NOT FINAL UNTIL TIME EXPIRES TO FILE REHEARING MOTION AND, IF FILED, DISPOSED OF.
IN THE DISTRICT COURT OF APPEAL OF FLORIDA THIRD DISTRICT JULY TERM, A.D. 2006
BRIAN BROWNE, Appellant, vs. THE CITY OF MIAMI, Appellee.
** ** ** ** ** ** LOWER TRIBUNAL NO. 03-23344 CASE NO. 3D05-2542
Opinion filed November 8, 2006. An Appeal from the Circuit Court for Miami-Dade County, Robert N. Scola, Jr., Judge. Mark J. Berkowitz, for appellant. Jorge L. Fernandez, City Attorney, Assistant City Attorney, for appellee. Before COPE, C.J., and GREEN and SUAREZ, JJ. SUAREZ, J. Brian summary Browne appeals in favor the of trial the court’s of order Miami. granting Summary and Mimi V. Turin,
judgment was not appropriate based on the facts of this case. Therefore, we reverse. Brian Browne was employed by the City of Miami in 2001, as an “unclassified” employee. While employed, he notified
departments and agencies that certain sums were being used by the City in ways Browne deemed illegal. was terminated. Two months later, he
Browne filed an administrative complaint before
the Civil Service Board which informed Browne, incorrectly, that he did not have a right, under Administrative Rule 16-2, to bring an administrative appeal because he was an “unclassified” employee. Two months later, Browne filed the present action in
circuit court against the City for violation of the “Whistleblower’s Act,” Chapter 112, Florida Statutes (2002), claiming the firing was a retaliatory action by the City because of his report to the agencies. The City filed a motion for summary
judgment claiming the circuit court did not have jurisdiction as Browne had failed to exhaust the required administrative
The City argued that Browne failed to pursue his
required administrative remedies as the Civil Service Board did have the authority to hear his claim. Browne claims that he
alleged in the complaint he had met all conditions precedent as opposed to alleging exhaustion of remedies because the Board had informed him that he had no administrative remedies. judge granted the City’s motion for summary final The trial judgment
citing that the trial court did not have jurisdiction as Browne had failed to exhaust the required administrative remedies. A party is required to exhaust administrative remedies
prior to turning to the circuit court for relief.
v. Town of W. Miami, 49 So. 2d 596, 596-97 (Fla. 1950); State Dep’t of Envtl. Prot. v. PZ Constr. Co., Inc., 633 So. 2d 76, 78-79 (Fla. 3d DCA 1994). This requirement applies to the
McGregor v. Palm Beach County, 674 F. The Act itself provides in section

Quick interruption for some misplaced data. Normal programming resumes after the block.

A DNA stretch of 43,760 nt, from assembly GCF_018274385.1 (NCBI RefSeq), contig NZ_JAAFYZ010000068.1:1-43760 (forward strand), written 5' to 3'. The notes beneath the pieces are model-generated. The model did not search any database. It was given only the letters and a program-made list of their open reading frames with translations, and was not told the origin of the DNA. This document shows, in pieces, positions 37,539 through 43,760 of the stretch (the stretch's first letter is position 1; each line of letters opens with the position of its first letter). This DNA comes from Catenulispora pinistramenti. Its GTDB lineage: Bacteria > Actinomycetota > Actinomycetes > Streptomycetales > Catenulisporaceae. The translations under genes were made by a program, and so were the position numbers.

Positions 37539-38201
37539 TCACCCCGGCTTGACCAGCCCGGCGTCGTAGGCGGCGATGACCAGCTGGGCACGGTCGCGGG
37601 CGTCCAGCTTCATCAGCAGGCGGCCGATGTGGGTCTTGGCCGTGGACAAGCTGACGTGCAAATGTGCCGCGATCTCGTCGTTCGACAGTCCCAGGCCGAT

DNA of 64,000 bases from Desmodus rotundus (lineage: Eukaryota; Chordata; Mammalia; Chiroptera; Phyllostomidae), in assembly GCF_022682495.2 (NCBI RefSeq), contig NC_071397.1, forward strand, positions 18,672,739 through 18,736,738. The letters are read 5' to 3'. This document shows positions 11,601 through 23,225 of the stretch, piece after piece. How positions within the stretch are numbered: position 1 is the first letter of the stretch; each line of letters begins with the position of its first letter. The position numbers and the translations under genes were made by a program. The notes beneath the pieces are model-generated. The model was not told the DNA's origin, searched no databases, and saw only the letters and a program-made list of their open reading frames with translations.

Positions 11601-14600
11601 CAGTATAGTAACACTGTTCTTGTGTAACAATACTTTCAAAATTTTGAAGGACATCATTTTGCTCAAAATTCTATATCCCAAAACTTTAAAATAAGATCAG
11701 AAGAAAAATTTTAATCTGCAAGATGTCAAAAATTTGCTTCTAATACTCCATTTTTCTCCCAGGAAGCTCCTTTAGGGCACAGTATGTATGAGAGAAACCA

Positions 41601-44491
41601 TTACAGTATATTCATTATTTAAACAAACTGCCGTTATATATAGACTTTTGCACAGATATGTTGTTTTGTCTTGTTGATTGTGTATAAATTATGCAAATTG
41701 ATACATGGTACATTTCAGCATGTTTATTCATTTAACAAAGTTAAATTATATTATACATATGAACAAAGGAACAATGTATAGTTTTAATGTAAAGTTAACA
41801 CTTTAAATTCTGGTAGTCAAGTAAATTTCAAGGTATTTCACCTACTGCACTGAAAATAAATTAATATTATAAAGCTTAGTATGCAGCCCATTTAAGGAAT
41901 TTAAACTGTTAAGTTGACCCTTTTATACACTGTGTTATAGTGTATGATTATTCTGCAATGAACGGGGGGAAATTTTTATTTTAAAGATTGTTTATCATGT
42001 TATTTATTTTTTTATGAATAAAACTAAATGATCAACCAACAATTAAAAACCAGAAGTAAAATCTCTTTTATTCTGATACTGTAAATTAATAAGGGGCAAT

Supp. 858 (S.D. Fla. 1987). 112.3187(8)(b):
Within 60 days after the action prohibited by this section, any local public employee protected by this section may file a complaint with the appropriate local governmental authority, if that authority has established by ordinance an administrative procedure for handling such complaints or has contracted with the Division of Administrative Hearings under s. 120.65 to conduct hearings under this section. The administrative procedure created by ordinance must provide for the complaint to be heard by a panel of impartial persons appointed by the appropriate local governmental authority. Upon hearing the complaint, the panel must make findings of fact and conclusions of law for a final decision by the local governmental authority. The Civil Service Board meets the requirement of section 112.3187(8)(b) as the panel before whom the administrative
hearing must be conducted. 299 (Fla. 3d DCA 1998).
City of Miami v. Del Rio, 723 So. 2d
The Board was required to make findings
of fact and conclusions of law which the local governmental authority would then use to base its final decision. Therefore, Browne was required to appear before the Board and was required to obtain findings of fact and conclusions of law in order to proceed with a decision by the governmental authority. Only
after he exhausted this required administrative remedy could he seek judicial relief. Up to this point the trial court was
correct in determining that it lacked jurisdiction to hear his claim. The record contains a very important fact that precludes At the City of Miami Civil
the granting of summary judgment.
Service Board meeting in question, Browne’s attorney appeared and was informed, incorrectly, by the Board that it had no
The meeting also was attended by the attorney for
the Board and an Assistant City Attorney for the City of Miami. Both attorneys concurred that with she the Board’s other decision and told to
The City cannot at the Civil Service Board hearing tell
Browne the Board had no jurisdiction and then at the summary judgment hearing argue that the Civil Service Board did have jurisdiction and that Browne failed to exhaust his
administrative remedies. arguing that Browne
Therefore the City is estopped from to exhaust his administrative
remedies and should have filed a petition for certiorari from the Board’s decision. See Bruce v. City of Deerfield Beach, 423
So. 2d 404, 406 (Fla. 4th DCA 1982). both ways. Reversed and remanded.
The City cannot have it